"This doomed girl had not only risen from her deathbed but she had turned into a nymphomaniac." – From THE RESURRECTED

...and my favourite:

"He did something that caused the elephant to go berserk and the potato vendor to burn to death." – From THE DARK ONE

Any book where members of the potato industry burn to death is fine by me. Get your Guy N. Smith books here. I recommend MOLES AND THEIR CONTROL.

Wednesday, April 11, 2007

I was made for it

Catching up on films noir last night, I finally saw what might possibly be the best one of all. My mum has been on at me to watch NIGHTMARE ALLEY for years, without being able to say much about it other than mentioning Tyrone Power and geeks. I think it has only been on DVD for a year or so, which is criminal for such a fantastic piece of work, but at least I've seen it now.

I won't go into plot details. (Use IMDB for that.) All I'll say is that my mum was right when she said it was about geeks. These days we picture the "geek" as someone in spectacles hunched over a keyboard with an obsessive look about him. Rather like I am at this moment. But back then, in 1947 and earlier, the geek was a kind of human abomination who provided the most lurid and questionable thrills at a travelling "carny".

I've always been fascinated by freakshows and the exploitation of human abberations, but the geek is fits into neither of these camps, being a psychological rather than a physical phenomenon. At the beginning we see the geek on show and witness him (off camera) devouring a couple of live chickens. It seems the geek is the lowest form of human life, devoid of dignity and willpower and any kind of fight whatsoever. He is there to be exploited, and exploited he must be. All he needs is his "bottle a day" (of gin or whatever), and he's happy to go on. Stan (Tyrone Power) questions how any man can get so low. During the course of the next couple of hours, he finds out.

This film is superb on so many levels. Best of all it is utterly original and unlike anything else you have seen. If you catch the DVD (Region 2 at least - I don't know about other territories) don't miss the background notes by Woody Haut.

Find this film and watch it. Become mildly obsessed with it and make others so. NIGHTMARE ALLEY should have a following. Of geeks, freaks and all the rest.

Friday, April 06, 2007


Just to clarify, they are not making a film of any of my books right now, starring Gerard Depardieu or Uma Thurman or anyone else. That pic below, I just thought it looked like Blakey. You know what I mean? No?

Never mind.

He'd never be able to handle the accent anyway. But Uma Thurman, she'd be alright as Rache. Ah, shut up! There's no movie!

Thursday, April 05, 2007

We're not in Kansas anymore

One thing the French do at their book fairs is get the authors to spend a long time sitting behind piles of their books, ostensibly doing "dedicace" (signings) but in practice actively flogging units. Naturally, some are better at this than others. I think I'm not so good (especially in French). Personally I can't understand how any writer is good at that. Writing is a solitary thing. Your communication skills get specialised towards the written word and probably flag a bit elsewhere. You develop a manic look when people approach you which tends to ward them off. Also the chronic dribbling and gibbering doesn't sell books in the long run. So, I'm no good at the face-to-face side of book promotion. And I reckon I'm not alone in that.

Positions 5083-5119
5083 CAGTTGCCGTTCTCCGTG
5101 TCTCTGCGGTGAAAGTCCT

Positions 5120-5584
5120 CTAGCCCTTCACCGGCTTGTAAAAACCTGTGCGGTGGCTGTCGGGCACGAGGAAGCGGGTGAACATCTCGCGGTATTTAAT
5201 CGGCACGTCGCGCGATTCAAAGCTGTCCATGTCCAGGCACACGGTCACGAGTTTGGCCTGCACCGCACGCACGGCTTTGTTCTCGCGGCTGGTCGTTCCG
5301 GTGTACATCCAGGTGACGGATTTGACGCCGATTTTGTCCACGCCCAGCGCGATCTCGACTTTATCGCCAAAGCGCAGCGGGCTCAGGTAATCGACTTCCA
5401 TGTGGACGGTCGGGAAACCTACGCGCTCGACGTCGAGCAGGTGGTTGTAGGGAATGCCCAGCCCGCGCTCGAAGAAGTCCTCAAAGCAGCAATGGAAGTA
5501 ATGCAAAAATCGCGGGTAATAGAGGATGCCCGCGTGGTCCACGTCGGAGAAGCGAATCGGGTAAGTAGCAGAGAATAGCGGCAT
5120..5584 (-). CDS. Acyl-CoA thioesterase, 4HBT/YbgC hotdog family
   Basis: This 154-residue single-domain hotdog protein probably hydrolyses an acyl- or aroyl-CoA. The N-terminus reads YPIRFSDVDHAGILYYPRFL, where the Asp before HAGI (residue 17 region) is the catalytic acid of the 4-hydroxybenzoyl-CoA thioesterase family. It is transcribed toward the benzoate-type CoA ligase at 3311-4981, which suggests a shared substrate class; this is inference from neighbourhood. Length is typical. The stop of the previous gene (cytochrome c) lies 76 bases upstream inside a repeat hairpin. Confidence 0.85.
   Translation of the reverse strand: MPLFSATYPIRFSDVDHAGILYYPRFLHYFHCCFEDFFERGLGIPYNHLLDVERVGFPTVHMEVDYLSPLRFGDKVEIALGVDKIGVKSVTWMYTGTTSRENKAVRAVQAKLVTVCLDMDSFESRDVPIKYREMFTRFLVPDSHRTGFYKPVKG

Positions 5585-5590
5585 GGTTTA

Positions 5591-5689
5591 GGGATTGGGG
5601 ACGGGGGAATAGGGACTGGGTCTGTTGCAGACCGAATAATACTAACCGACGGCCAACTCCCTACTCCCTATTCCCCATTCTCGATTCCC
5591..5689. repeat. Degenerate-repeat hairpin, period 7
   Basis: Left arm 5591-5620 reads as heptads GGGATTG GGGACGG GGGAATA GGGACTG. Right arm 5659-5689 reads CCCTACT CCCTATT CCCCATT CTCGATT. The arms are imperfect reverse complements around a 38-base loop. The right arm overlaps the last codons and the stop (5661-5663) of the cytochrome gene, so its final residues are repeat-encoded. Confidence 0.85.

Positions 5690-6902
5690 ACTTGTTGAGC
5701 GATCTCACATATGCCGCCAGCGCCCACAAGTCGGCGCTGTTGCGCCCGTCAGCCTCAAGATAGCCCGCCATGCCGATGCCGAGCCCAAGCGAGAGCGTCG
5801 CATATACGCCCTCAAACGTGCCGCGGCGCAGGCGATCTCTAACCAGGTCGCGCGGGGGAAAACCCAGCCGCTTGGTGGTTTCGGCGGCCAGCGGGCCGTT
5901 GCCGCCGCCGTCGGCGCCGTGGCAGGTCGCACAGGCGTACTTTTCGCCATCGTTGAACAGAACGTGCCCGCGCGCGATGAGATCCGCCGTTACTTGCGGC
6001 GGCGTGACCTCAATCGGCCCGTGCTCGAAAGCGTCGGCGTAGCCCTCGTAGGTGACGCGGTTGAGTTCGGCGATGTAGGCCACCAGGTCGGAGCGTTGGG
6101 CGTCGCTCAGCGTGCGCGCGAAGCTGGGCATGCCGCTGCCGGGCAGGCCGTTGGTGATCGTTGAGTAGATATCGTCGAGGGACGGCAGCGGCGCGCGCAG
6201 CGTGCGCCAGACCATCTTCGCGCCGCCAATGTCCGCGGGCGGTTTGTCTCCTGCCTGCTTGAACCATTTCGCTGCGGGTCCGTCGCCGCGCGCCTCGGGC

I think that's why writers embrace this internet thing. You get to use weapon #1 on here: text. Any ideas about your work* you want to communicate, you can do it from behind the silver screen of cyberspace. You're a bit like the Wizard of Oz - the stumpy little gimp who sits in his magic cubicle and tries to make out he's a god. And you get to dribble.

So, to compensate for my lack of "meatspace" sales skills, I hereby invite anyone to drop me a line if they want to know why they should read my books. (Or why they shouldn't - you never know.) But I have to know who you are, or it's just sales literature. So tell me at least one thing about yourself (eg: what books you like... what sort of alcohol you like...) You can even do it in French. I've got a dictionary here.

I don't expect to get a lot of take-up on that offer, but there it is. And it's a permanent one.

* What a ponce. Any writer who says "my work" is up their own arse.

Tuesday, April 03, 2007

After Lyon

Back from the Quais du Polar festival. Too frazzled yesterday to post anything about it, but now I can officially report to you that it was top notch. A really magnificent festival, well organised and well attended by people in the know. Obviously it helped that the festival was free, which meant you got half the citizens of Lyon coming through for a gander. And what a nice bunch they are. Even the bloke who told me off for changing the traditional format of the Série Noire paperback, thereby tinkering with the fabric of reality itself. Also great to chill with the Gallimard team of Aurélien and Christine, along with Jonathan Trigell, D.O.A., Olly and "André Dussollier". There were many others I chilled with and I hope to chill with them again. What's all this "chill" bollocks anyway?

Lyon is such a nice town and everyone was sympa, as they say. Even if no one told me that beer was 8.5% until it was too late.

Special thanks go to the people who bought LES ALLONGÉS. And hey, you can still do it here.